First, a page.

Step by step we scale this mysterious ladder: the steps are actions; the new prospect is power. Every several result is threatened and judged by that which follows. Every one seems to be contradicted by the new; it is only limited by the new. The new statement is always hated by the old, and, to those dwelling in the old, comes like an abyss of skepticism. But the eye soon gets wonted to it, for the eye and it are effects of one cause; then its innocency and benefit appear, and presently, all its energy spent, it pales and dwindles before the revelation of the new hour.

And so, before Nietzsche, Emerson posits the human spirit as an overgoing, except when it isn’t:

The continual effort to raise himself above himself, to work a pitch above his last height, betrays itself in a man’s relations. . . . Men cease to interest us when we find their limitations. The only sin is limitation. As soon as you once come up with a man’s limitations, it is all over with him. Has he talents? has he enterprise? has he knowledge? It boots not. Infinitely alluring and attractive was he to you yesterday, a great hope, a sea to swim in; now, you have found his shores, found it a pond, and you care not if you never see it again.

Sophocles, of course, in Antigone, says that “the only sin is pride.” Emerson has reversed this, and made the only sin limitation, and so plays John the Baptist to the (unbeknownst to Emerson) next wave of creative geniuses (Darwin, Walt Whitman, Nietzsche):

Beware when the great God lets loose a thinker on this planet. Then all things are at risk. It is as when a conflagration has broken out in a great city, and no man knows what is safe, or where it will end. There is not a piece of science, but its flank may be turned to-morrow; there is not any literary reputation, not the so-called eternal names of fame, that may not be revised and condemned. The very hopes of man, the thoughts of his heart, the religion of nations, the manners and morals of mankind, are all at the mercy of a new generalization. Generalization is always a new influx of the divinity into the mind. Hence the thrill that attends it.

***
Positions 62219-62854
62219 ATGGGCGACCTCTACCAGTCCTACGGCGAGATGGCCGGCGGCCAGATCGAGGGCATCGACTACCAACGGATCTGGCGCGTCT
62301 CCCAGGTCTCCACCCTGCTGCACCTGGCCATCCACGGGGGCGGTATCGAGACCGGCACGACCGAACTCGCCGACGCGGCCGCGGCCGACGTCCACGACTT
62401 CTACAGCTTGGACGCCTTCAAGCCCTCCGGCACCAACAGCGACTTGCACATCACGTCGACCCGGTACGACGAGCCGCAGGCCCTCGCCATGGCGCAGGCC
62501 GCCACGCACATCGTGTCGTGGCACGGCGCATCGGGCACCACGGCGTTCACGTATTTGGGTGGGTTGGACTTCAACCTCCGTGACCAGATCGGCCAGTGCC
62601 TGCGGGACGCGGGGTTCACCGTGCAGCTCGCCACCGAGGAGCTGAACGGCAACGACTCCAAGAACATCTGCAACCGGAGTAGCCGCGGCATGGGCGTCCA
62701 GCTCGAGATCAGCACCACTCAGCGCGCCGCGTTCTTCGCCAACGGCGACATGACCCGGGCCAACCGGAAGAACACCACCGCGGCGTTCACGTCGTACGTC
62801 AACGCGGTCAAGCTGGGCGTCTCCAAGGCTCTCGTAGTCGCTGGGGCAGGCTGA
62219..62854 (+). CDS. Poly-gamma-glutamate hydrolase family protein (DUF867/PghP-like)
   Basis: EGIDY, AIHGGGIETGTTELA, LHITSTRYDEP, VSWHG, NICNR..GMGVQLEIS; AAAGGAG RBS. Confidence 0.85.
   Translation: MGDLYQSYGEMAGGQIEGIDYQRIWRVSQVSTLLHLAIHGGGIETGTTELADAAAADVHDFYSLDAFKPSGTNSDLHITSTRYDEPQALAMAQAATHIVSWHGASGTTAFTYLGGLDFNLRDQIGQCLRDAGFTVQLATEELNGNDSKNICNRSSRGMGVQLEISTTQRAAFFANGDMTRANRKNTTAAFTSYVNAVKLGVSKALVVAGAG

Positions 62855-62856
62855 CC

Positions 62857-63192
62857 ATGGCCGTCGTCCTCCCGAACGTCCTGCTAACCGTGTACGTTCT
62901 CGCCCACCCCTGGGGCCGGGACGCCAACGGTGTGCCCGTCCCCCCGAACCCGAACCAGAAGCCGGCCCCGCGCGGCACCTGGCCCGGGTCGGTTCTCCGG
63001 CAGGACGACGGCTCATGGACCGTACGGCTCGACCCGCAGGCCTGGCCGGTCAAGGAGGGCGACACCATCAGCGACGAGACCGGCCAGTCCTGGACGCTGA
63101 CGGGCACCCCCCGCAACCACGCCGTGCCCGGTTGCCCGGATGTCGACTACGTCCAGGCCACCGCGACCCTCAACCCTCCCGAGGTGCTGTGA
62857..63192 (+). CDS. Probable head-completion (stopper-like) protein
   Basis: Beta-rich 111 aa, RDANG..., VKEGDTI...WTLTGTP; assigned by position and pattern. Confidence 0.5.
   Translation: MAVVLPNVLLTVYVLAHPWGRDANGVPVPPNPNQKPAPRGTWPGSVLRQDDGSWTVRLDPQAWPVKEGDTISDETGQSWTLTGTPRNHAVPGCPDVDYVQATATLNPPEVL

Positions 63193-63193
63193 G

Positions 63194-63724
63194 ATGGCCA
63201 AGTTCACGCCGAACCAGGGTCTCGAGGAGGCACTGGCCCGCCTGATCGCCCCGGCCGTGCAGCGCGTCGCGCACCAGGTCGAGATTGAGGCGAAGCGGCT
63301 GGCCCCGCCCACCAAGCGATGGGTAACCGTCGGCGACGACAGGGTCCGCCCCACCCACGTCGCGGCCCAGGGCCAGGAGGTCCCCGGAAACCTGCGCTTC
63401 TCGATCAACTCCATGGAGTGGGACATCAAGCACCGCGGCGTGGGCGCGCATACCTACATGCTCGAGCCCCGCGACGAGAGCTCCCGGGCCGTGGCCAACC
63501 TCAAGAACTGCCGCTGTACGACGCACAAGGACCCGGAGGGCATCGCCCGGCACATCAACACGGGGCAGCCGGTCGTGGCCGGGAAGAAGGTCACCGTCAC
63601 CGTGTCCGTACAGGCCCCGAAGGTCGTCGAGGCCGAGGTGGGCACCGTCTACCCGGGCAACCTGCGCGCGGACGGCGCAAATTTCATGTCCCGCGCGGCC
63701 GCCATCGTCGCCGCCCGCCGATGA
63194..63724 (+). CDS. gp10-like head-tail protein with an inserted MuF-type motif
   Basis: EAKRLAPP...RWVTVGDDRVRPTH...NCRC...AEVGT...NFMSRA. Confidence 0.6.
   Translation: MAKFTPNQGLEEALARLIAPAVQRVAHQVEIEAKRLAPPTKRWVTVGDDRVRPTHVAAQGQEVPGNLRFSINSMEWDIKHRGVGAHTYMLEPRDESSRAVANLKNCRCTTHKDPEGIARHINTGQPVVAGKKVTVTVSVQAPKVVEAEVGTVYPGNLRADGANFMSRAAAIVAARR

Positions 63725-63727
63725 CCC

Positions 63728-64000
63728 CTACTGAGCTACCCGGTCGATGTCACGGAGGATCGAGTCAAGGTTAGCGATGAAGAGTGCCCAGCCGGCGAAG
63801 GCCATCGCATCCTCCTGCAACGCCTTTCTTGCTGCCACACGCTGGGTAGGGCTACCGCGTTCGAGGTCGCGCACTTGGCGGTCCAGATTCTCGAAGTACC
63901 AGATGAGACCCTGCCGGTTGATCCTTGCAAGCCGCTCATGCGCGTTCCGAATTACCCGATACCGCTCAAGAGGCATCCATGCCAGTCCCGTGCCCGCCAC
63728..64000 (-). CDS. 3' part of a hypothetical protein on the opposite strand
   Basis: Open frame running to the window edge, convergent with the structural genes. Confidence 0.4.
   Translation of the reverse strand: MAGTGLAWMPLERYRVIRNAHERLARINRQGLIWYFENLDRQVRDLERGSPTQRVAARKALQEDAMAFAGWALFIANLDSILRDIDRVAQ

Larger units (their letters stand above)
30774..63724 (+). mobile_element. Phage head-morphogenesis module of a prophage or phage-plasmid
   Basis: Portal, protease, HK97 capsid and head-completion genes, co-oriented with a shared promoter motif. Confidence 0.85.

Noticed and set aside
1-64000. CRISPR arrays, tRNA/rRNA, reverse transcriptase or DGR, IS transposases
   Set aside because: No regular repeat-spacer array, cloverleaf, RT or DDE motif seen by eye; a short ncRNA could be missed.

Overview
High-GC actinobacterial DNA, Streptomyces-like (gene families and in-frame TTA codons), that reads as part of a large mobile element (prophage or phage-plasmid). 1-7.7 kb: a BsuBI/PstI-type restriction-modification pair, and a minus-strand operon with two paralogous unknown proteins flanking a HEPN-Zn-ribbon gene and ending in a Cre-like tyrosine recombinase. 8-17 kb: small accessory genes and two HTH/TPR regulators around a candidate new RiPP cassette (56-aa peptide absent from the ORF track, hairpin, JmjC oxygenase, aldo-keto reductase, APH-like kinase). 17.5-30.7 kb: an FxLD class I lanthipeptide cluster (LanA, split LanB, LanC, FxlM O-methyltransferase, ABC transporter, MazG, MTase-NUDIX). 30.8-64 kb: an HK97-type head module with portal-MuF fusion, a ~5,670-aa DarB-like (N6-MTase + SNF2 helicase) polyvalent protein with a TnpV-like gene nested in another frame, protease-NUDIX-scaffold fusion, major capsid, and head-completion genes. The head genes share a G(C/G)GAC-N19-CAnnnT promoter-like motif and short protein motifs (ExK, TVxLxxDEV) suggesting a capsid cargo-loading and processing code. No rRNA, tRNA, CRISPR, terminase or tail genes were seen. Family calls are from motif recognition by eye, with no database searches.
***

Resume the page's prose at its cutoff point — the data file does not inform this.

Wow. Heady stuff, huh?

You can read the whole essay here.

And though not depicting frames within frames, or circles within circles, I nevertheless think that the Dr. Seuss image below captures rather nicely the Emersonian notion of the ever shifting frames of the never settled intellect (though in a bleaker spirit). I suppose that Emerson’s notion, from a certain vantage, could be seen as an unstable chasing after a phantom (“the ultimate truth; the ultimate framing gesture; the dream of a final theory”) through a universe that, when it comes right down to it, simply consists of nothing more than atoms and the void. And so the Emersonian creative vitalist might start to feel that he or she is caught in a kind of cosmic joke—something Kafkaesque and perhaps pointless.

Is Emerson’s “Circles” putting a brave face on the nihilistic drift of a mind that is no longer anchored to a stable religious tradition?

About Santi Tafarella

I teach writing and literature at Antelope Valley College in California.
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3 Responses to Ralph Waldo Emerson’s “Circles” (1841): The Creative Vitalist Lost in Space?

  1. coldcavern says:

    what is the title of the dr. seuss work you feature below?

  2. Anonymous says:

    The Secret Art of Dr. Seuss.

  3. Pingback: Teaching with Museum Objects – Parrots Ate Them All